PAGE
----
Nuclear medicine is an exciting field in healthcare that provides important information for diagnosing, evaluating, and managing disease. Virtually all hospitals, as well as many clinics and doctors’ offices, conduct nuclear medicine tests and scans. About 13 million (35,000 a day) such procedures are performed each year on patients in the United States (and many more in other countries) in cardiology, oncology, neurology, sports and internal medicine, thyroid disorders, surgery, gastrointestinal ailments, pulmonary disorders, infection, and dementia.
Nearly every nuclear medicine scan or test used today was made possible by research funded by BER and its predecessor agencies on radiotracers, radiation-detection devices, gamma cameras, positron emission tomography (PET) and single-photon emission computed tomography (SPECT) scanners, and computer science.
In managing DOE’s nuclear medicine research program, MSD pursues two main areas of scientific investigation imaging systems and radiopharmaceuticals (radiotracers). The aim is to develop beneficial applications of nuclear technologies for medical diagnosis and treatment of many diseases.
All human characteristics depend on a galaxy of biochemical reactions that occur many millions of times per minute within the cells and tissues of the body. A deranged chemical process can cause disease, resulting in other abnormal biochemical (physiological) changes. With its unique ability to reveal biochemical processes, nuclear medicine provides crucial information about numerous diseases. Nuclear medicine procedures are different from X rays, scans by computed tomography (called CT) and magnetic resonance imaging (called MRI), and ultrasound, all of which primarily visualize structure and shape (anatomy).
Nuclear medicine images are produced by low levels of energy emitted from medically useful radiotracers introduced into a patient’s body. SPECT gives off gamma rays and PET emits positrons, another form of energy that converts to gamma rays. Radiotracers are designed to provide insights about healthy, normal biology, the biological process of disease, and even the molecular errors that cause disease.
Radiotracers interact with such biological processes as bone mineral turnover, potassium transport in heart muscle, or glucose metabolism in various organs or tumors. Highly sensitive scanners detect and process the energy signals, after which computer programs reconstruct them into diagnostic images. PET and SPECT, for example, produce 3-D images that look like multiple slices through the body.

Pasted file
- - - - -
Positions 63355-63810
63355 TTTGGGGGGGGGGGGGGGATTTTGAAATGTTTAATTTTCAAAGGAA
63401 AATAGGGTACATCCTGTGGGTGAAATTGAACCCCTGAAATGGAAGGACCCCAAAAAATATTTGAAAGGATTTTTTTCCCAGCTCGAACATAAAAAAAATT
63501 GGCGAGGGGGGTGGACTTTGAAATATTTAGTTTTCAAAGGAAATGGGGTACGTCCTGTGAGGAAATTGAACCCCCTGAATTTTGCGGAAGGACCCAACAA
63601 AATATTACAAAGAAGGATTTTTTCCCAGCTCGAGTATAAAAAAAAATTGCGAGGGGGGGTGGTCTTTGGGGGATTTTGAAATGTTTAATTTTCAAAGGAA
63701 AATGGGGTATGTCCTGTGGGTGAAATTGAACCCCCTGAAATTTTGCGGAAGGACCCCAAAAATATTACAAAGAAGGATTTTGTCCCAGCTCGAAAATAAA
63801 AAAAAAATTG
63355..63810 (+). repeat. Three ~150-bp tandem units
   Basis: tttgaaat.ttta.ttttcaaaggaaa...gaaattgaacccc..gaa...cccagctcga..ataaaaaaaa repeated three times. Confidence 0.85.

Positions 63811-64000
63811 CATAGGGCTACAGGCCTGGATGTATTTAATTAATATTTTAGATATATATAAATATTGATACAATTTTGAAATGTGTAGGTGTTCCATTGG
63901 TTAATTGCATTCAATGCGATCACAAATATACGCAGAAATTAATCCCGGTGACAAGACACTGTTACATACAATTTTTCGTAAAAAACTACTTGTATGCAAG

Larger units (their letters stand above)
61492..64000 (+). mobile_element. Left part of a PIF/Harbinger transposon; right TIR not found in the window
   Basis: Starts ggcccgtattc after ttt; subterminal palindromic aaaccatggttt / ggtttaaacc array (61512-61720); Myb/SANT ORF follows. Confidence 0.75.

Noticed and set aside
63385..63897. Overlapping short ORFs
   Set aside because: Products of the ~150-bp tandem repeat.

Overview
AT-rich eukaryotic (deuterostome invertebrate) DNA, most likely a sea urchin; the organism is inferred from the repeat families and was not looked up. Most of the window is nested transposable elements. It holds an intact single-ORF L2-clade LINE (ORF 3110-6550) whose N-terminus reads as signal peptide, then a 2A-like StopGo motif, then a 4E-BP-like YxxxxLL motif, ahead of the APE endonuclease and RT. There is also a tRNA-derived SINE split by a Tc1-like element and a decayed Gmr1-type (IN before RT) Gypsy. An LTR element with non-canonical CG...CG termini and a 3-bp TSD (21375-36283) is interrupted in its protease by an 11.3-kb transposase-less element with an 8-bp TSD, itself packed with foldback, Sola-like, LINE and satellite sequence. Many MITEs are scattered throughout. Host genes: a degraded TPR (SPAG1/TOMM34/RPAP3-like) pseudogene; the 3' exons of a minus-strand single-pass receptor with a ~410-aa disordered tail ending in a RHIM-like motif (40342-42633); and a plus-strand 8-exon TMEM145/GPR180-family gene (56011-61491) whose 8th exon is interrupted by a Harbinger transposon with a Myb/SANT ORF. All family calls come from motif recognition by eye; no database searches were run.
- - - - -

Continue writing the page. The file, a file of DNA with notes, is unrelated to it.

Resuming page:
Imaging Gene Expression
BER scientists have successfully created images of genetically altered organ function in animals. Now, MSD has initiated exploratory research to develop new radiotracers based on messenger RNA for dynamic imaging of gene expression in animals in real time. BER researchers at Sloan-Kettering, for example, created iodine-124 FAIU, a highly specific radiopharmaceutical that provides the first nuclear medicine images showing the expression of certain genes in tumors in a live animal.
As scientists discover more information about the relationship between genes and disease or behavior, they can identify new molecular targets for imaging the biological activity of disease. In time, drugs may be custom made for individual patients based on genetic “fingerprinting,” and nuclear medicine will play a crucial role in this pursuit.
PET imaging techniques developed at Washington University, for example, are helping to identify which patients with breast cancer will respond to tamoxifen hormone therapy. Scientists there also have developed fluorine-18 fluoroestradiol that targets estrogen receptors on breast tumors. The presence or absence of abundant estrogen receptors in breast cancer cells can help doctors select the most appropriate chemotherapy for these patients.
Since mice can be engineered biologically to carry genes that produce disease, molecular probes such as microPET allow the imaging of disease initiation and progression in a living mouse. In concert with this research, scientists are investigating highly sophisticated drugs designed to correct the molecular errors of disease. Combined with the explosive growth of knowledge from genome research, PET and microPET play a major role in the promising new era of molecular diagnostics and therapeutics.
The nuclear medicine of tomorrow will depend on the discovery of radiopharmaceuticals that seek specific molecular and genetic targets, the design of companion advanced scanners for creating meaningful images, and the promise of new radiopharmaceutical treatments for cancers and genetic diseases.